If you’re Mormon, you’ve probably seen this scripture before:
“Will a man rob God? Yet ye have robbed me. But ye say, Wherein have we robbed thee? In tithes and offerings. Ye are cursed with a curse: for ye have robbed me, even this whole nation. Bring ye all the tithes into the storehouse, that there may be meat in mine house, and prove me now herewith, saith the Lord of hosts, if I will not open you the windows of heaven, and pour you out a blessing, that there shall not be room enough to receive it.” (Mal. 3:8–10)
It’s a scripture mastery. It’s in the Preach My Gospel manual that full-time missionaries use. It’s in the Gospel Principles manual. It’s the the Gospel Doctrine manual. It’s been used by many leaders in General Conference talks. It’s one of the most popular scriptures used in Sacrament Meeting talks on the topic of tithing.
Despite it’s ubiquity, I wonder if perhaps we’ve been getting it wrong all this time.
Normally, leaders in the church (and even those of us called on to speak on tithing) use this scripture to show that the Lord commands us to pay tithing.
However, nowhere in this chapter does it even say that the church is the intended audience, let alone Israel in general. There is no audience indicated anywhere in chapter 3. You can find an audience only in chapter 2:
“And now, O ye priests, this commandment is for you.” (verse 1)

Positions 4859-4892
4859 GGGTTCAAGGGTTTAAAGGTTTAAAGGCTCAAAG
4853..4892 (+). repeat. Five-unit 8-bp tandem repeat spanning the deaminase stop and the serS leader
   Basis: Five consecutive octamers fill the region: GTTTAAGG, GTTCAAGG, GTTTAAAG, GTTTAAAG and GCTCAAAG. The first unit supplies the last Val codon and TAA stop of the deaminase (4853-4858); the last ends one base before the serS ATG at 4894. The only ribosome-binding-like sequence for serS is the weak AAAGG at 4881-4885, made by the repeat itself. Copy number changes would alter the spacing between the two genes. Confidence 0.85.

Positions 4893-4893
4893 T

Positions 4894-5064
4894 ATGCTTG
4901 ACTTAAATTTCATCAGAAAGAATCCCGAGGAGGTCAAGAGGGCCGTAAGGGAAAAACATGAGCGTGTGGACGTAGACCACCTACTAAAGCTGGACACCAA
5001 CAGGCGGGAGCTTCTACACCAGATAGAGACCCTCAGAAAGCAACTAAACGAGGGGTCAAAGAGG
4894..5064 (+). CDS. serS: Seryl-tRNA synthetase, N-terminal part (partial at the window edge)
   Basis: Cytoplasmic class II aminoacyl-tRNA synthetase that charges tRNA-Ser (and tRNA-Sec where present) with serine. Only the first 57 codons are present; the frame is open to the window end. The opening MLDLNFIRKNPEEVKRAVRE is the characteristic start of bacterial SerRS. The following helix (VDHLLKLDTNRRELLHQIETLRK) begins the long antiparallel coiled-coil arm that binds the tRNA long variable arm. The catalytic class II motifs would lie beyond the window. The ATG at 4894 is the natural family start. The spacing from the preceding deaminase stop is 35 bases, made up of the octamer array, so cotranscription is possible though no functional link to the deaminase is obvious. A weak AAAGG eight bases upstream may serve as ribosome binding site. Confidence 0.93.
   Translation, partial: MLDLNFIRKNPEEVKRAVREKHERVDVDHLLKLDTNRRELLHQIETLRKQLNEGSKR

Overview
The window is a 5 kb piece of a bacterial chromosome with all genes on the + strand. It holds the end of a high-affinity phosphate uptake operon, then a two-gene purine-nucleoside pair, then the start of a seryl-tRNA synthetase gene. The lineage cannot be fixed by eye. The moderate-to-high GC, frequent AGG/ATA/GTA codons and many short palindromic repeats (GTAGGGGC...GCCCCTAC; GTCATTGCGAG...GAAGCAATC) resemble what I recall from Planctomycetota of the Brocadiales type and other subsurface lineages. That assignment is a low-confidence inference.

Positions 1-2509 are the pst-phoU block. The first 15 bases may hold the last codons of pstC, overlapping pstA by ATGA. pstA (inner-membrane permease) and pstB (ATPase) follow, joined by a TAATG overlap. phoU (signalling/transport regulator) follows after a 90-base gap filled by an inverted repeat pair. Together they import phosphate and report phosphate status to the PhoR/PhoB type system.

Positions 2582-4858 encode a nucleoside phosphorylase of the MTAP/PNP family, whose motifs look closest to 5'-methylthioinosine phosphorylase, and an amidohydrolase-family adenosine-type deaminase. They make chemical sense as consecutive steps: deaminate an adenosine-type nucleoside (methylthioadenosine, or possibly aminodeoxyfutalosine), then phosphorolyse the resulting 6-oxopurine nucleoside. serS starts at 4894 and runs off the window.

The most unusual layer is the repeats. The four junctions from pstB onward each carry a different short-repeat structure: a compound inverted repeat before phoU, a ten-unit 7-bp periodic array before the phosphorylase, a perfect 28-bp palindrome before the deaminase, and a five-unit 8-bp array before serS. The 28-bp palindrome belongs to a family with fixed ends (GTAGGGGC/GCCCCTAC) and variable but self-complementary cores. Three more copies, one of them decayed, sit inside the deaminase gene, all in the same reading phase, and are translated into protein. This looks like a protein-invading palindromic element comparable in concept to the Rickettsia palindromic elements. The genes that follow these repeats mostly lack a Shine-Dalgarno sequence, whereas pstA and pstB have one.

So, if the intended audience of Malachi 3 isn’t the Israelites generally—and just for the priests specifically—does that mean this scripture is for church members generally, like we think it is?
Maybe Malachi isn’t telling the Israelites to pay their tithing. Maybe he’s not telling members of the church that countless blessings will fall from heaven if they pay their tithing.
Maybe Malachi is telling the priests to stop hoarding the money. Maybe Malachi is telling the priests to put it in the storehouse, where it belongs. Note the footnote for meat;
“TG Food; Meat; Welfare.”
Perhaps Malachi is telling the leaders of the church at the time to make sure that offerings are put in the storehouse, so they can be used to provide for the poor. Maybe he’s telling the priests that the needs of the people are so important that withholding money from the storehouse is the equivalent of robbing God. Maybe he’s saying that we should be taking care of those who need—to quote the footnote—food, meat, and welfare.
Maybe he’s saying that we shouldn’t place members who give money over those who need money.